By Rose Hoban
One thing the coronavirus pandemic showed is how crucial the child care sector is to the overall economy of the state.
Health care workers, grocery store clerks, food processing workers, sanitation crews and many others needed a safe place for their young children as they helped keep essential services running.
Today, nearly 221,000 children younger than 5 in North Carolina spend part of their day in child care programs — whether that’s in PreK classes or a caregiver’s home — while their parents and providers go to work.
As essential as those services are, those care centers are staring at a fiscal cliff as extra federal funding that flowed to them during and immediately after the pandemic is about to end.
That prospect led to a dire forecast from state health officials on Tuesday during a legislative committee meeting.
Typically, federal support for child care to North Carolina runs at about $400 million a year, but that grew to about $1.3 billion a year as a result of the American Rescue Plan Act, explained Ariel Ford, who runs the Division of Child Development and Early Education for the state Department of Health and Human Services.
That money has allowed facilities to stay open and operating through the pandemic and beyond. According to state data, 97 percent of eligible facilities received stabilization grants.
That funding will expire in July, unless congressional or legislative action is taken.
“We’re at a moment of truth: Here we are, we knew this was coming,” Ford told members of the Joint Legislative Oversight committee on Health and Human Services. “At the end of this fiscal year, halfway through the year, just five months away, we are going to be over the edge of this billion-dollar cliff.”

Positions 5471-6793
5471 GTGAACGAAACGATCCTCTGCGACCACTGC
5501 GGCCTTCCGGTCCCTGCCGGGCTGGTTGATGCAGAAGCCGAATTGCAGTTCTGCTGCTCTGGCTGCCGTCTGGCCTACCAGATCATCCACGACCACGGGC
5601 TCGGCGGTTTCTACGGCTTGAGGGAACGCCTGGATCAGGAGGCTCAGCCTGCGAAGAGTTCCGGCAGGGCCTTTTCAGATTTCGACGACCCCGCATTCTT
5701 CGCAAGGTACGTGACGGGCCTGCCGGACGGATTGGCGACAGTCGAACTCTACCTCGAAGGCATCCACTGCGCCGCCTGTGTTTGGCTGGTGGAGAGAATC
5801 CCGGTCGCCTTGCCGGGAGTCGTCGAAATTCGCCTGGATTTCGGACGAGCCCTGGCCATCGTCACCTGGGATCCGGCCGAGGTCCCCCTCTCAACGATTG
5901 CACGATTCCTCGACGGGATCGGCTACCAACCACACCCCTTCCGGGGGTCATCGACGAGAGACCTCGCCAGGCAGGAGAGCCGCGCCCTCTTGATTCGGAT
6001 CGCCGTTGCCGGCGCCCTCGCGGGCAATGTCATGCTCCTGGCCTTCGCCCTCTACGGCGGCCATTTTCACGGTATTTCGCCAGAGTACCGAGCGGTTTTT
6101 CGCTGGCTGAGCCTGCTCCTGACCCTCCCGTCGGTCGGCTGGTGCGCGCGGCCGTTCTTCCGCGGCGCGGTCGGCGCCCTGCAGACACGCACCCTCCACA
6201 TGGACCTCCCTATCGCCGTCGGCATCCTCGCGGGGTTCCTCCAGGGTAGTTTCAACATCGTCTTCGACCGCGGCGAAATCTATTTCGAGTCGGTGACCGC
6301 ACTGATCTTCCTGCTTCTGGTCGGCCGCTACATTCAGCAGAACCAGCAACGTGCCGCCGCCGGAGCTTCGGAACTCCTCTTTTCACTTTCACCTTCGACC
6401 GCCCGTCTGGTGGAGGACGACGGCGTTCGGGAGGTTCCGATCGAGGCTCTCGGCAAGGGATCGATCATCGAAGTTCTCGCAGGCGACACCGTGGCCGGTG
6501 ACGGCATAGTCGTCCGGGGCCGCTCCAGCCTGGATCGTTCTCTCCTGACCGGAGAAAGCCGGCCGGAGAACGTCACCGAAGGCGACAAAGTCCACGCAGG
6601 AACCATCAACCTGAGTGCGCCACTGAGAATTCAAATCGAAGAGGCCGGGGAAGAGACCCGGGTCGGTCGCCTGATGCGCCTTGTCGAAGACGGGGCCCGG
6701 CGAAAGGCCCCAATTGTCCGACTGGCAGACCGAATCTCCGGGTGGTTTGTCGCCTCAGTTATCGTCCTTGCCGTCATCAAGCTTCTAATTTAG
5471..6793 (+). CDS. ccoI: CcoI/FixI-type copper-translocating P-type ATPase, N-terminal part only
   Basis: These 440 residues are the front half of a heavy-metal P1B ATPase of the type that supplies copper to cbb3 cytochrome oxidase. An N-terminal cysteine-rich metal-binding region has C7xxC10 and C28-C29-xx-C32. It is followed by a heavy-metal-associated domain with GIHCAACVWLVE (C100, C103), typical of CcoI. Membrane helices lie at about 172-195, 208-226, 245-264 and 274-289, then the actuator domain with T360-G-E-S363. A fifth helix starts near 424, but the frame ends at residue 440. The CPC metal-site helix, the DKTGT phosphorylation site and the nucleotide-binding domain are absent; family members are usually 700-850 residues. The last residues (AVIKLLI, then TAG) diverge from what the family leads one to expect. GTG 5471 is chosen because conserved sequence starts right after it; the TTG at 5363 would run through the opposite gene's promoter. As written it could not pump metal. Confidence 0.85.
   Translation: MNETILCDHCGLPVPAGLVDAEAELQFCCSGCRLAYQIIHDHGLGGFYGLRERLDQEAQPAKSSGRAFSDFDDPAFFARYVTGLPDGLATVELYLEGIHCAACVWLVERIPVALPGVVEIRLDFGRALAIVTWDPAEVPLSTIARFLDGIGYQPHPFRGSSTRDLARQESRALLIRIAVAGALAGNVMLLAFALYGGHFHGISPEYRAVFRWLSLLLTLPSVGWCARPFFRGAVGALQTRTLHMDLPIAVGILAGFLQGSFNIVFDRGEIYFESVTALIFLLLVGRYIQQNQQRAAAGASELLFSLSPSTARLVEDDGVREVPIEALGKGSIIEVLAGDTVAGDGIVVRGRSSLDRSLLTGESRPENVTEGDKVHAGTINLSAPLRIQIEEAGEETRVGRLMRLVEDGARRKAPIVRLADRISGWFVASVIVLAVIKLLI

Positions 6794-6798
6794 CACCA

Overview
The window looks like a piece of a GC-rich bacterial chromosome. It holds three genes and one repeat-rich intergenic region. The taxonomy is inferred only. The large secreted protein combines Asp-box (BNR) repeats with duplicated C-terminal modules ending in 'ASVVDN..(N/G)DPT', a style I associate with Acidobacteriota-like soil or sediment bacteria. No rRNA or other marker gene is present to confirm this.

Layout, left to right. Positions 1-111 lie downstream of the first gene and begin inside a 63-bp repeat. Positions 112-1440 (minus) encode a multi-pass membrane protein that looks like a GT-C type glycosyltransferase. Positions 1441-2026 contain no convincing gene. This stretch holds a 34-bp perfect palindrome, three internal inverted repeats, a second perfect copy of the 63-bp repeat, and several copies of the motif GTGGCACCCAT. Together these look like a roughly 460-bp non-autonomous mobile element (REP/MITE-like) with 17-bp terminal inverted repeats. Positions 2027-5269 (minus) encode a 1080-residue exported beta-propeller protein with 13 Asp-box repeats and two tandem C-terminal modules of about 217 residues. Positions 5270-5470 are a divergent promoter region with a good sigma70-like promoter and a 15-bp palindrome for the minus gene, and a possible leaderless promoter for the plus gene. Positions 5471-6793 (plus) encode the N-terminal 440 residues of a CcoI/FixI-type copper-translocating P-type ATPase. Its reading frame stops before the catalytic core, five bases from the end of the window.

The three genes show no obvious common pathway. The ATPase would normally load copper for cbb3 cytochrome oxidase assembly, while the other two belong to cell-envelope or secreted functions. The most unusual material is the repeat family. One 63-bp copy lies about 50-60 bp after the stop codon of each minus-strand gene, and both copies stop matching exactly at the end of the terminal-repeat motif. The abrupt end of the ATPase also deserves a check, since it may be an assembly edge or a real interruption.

State lawmakers are hoping that federal officials come through with some money, but, given the gridlock in Washington, it’s likely that much of the burden of keeping child care facilities running will fall on the state. What’s needed is a plan.
Ford told lawmakers that a group of business executives who call themselves Ready Nation calculated that North Carolina loses about $3.5 billion in revenue and productivity every year due to child care access problems.
Workers say child care costs can take a huge bite out of their family budget.
Child care centers say they struggle to hire and keep workers because they can’t afford to pay them living wages without state and federal subsidies.
That’s echoed in findings from the North Carolina Chamber of Commerce. Last spring, the business group published a report showing that child care issues make it difficult for businesses to hire employees and grow. That study found that:
A quarter of families with children younger than 5 said they left the workforce because they couldn’t find affordable child care.
Close to two-thirds (60 percent) of parents with preschool-aged children said they had to miss work because of child care issues.
More than a third (37 percent) of parents of children younger than 5 said they turned down jobs, promotions or job changes because it would increase child care expenses.
A third (32 percent) of parents of children younger than 5 turned down training or education opportunities because of lack of affordable child care.
The chamber found that across the political spectrum, majorities of people wanted the state to increase funding to make affordable child care more accessible to workers.
“What we know about North Carolina is, while we invested decades ago, we have not continued to increase those investments — those state dollars in our child care system, in our PreK system,” Ford said.
More pay at Starbucks
State statistics show that, on average, North Carolina families pay $790 a month, or $9,480 a year for care for an infant, more than the cost of in-state tuition at public college in the state.
Care for an infant and an older sibling costs on average more than $17,000.
“Child care is one of the most expensive parts of a family’s budget,” Ford said. “This is at a time where they are earliest in their careers … they’re just starting out, and they don’t have those 18 or 20 years to build up, like you do for a college fund.”